6 Tips to Prevent Electrocution in the Workplace

Electrical shock accidents and injuries have become more and more prevalent in the recent years. As we become highly dependent on electricity and machines for work and producing commodities, electric shock injuries and accidents have become commonplace. However, that does not mean it cannot be prevented. Here are 6 different ways on how electric shock injuries and accidents can be prevented at work.

Safety Consciousness

No amount of reminder or precautions will save lives if the people and employees themselves are not safety conscious. It is important and a challenge for employers to increase safety awareness and consciousness of their employees to prevent them from electrocution at work. Practice safety precautions at all times and always encourage employees to do the same. Stay focused and avoid hurrying when working with electricity as hurrying may increase chances of electrocution due to carelessness.

Turn All Power Off

When it comes to cleaning and maintenance of heavy equipment, make sure that all power sources and switches are turned off. Actually, all devices that need electricity to operate must be turned off when not in use or if doing some maintenance procedures. This is the very first step that we all should do when cleaning, maintaining, and not using any electrical devices.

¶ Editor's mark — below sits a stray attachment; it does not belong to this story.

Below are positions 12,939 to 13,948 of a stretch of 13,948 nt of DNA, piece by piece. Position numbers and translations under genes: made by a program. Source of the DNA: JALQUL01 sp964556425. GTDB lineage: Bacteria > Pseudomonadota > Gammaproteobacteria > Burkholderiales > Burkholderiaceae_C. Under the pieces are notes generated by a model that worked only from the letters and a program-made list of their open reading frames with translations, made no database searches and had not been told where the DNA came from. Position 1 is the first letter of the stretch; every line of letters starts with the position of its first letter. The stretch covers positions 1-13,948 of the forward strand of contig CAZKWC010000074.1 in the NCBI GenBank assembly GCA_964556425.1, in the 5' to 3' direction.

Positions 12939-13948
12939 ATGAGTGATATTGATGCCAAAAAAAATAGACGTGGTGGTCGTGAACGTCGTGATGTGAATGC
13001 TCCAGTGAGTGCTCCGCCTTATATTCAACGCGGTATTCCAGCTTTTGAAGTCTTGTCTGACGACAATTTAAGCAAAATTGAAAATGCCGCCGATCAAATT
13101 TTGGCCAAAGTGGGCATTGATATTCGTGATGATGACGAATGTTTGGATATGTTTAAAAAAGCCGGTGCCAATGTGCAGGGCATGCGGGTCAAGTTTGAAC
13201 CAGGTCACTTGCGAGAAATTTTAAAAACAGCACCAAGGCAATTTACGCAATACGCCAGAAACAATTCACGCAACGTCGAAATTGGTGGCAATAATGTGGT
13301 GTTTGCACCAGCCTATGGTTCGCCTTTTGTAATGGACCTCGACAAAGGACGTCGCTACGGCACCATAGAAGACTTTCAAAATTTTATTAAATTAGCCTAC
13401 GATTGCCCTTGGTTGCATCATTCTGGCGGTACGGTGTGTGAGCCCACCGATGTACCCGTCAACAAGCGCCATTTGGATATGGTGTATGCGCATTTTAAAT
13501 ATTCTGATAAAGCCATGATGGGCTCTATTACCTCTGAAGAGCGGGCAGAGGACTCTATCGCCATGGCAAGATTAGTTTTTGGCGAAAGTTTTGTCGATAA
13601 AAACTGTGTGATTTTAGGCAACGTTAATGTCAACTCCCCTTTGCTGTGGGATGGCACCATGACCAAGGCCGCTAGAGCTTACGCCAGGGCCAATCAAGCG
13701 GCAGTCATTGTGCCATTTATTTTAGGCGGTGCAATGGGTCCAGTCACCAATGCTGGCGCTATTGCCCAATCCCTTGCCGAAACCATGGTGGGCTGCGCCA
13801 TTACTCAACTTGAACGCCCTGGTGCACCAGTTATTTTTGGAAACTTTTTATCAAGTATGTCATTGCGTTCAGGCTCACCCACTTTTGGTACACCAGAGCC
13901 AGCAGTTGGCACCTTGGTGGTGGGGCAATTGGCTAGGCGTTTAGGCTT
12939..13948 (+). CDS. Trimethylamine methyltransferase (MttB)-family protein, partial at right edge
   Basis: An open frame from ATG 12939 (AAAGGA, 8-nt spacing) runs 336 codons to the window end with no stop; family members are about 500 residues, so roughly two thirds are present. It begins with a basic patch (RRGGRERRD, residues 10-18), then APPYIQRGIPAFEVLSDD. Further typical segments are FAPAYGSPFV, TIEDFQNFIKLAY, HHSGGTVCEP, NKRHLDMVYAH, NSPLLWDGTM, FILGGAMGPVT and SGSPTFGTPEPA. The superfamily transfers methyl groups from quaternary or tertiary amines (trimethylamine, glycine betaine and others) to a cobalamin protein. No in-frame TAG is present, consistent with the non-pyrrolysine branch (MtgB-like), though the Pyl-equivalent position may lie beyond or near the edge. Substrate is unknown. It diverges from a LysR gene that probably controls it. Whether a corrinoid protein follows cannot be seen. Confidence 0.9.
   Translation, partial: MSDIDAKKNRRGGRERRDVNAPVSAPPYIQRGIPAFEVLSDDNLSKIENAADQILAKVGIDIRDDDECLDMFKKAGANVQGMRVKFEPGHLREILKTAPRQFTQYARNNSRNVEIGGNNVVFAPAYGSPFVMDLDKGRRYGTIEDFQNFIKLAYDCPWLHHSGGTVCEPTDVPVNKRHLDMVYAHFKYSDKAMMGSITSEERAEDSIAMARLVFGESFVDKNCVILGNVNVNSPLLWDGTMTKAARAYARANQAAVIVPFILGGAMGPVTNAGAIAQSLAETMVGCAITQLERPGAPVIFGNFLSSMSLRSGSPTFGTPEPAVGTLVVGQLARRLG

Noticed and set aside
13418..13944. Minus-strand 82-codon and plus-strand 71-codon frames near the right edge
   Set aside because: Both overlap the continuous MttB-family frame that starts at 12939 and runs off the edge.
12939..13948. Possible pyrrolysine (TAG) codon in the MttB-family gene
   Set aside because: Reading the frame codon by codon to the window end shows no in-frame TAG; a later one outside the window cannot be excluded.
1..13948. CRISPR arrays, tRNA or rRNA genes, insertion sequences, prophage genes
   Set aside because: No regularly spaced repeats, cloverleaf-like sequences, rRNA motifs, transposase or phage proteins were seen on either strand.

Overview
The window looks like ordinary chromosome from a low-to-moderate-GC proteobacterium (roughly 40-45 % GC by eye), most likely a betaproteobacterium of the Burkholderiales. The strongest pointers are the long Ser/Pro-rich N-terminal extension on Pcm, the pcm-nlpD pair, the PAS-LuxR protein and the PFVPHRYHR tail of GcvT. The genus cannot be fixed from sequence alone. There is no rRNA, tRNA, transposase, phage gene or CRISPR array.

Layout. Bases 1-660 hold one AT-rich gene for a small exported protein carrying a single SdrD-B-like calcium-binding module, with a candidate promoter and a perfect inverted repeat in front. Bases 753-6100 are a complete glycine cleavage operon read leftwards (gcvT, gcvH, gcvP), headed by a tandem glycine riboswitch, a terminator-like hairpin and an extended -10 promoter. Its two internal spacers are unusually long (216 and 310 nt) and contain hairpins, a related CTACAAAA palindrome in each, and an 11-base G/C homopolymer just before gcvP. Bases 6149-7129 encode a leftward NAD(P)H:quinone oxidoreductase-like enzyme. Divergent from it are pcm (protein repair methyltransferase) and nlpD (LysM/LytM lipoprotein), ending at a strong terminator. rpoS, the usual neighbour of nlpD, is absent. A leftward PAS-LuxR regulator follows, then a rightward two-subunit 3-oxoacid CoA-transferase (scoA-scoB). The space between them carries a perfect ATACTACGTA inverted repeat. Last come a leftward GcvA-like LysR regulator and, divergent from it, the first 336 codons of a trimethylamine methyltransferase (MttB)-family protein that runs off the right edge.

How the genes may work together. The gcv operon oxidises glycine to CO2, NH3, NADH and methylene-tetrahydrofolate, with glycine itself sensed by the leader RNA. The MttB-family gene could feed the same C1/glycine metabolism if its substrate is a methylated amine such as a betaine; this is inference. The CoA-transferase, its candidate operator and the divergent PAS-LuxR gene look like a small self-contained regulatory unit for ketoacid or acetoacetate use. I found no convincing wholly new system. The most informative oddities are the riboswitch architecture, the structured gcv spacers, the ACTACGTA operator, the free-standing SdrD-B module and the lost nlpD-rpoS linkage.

Test Using a Circuit

Upon switching units or systems off, it is still helpful to test it with a circuit to make sure that it is indeed turned off. Oftentimes, electrical shock injuries and accidents happen accidentally even if the system or unit has already been claimed to be off. Test them first before concluding that it is indeed turned off.

Stay Away from Aluminum Ladders

When dealing with electric circuits or wires, the use of ladders are often a must. Don’t use aluminum ladders and stay away from them as much as possible as they are good conductors that will easily transmit electricity. A ladder made of fiberglass that is insulated is the best choice to protect you as it does not conduct electricity.

Avoid Wet Areas

It is also very important that you stay away from wet surfaces or areas when dealing with electricity. Handle all electrical devices on dry areas only. Water is also a good conductor of electricity increasing chances of electrocution. If dealing with electricity in such areas is inevitable, make sure to use rubber gloves and boots to decrease the intensity of the shock. Also, all electrical appliances as well as tools to be used on wet areas must be plugged only to a GFCI outlet or use a GFCI extension cord to prevent electrocution. Furthermore, don’t forget to keep your hands dry when plugging or unplugging cords.

Warning Signs

All workplaces should have ample warning signs. If handling circuits or panels, there should be warning signs visible to all employees. This will prevent them from turning the circuit on while you are still working on the circuit or panel.

These six tips will help prevent electrocution in the workplace. If you are an employer, make sure to perform all these as these tips can definitely help save the lives of your employees who handle electricity all the time.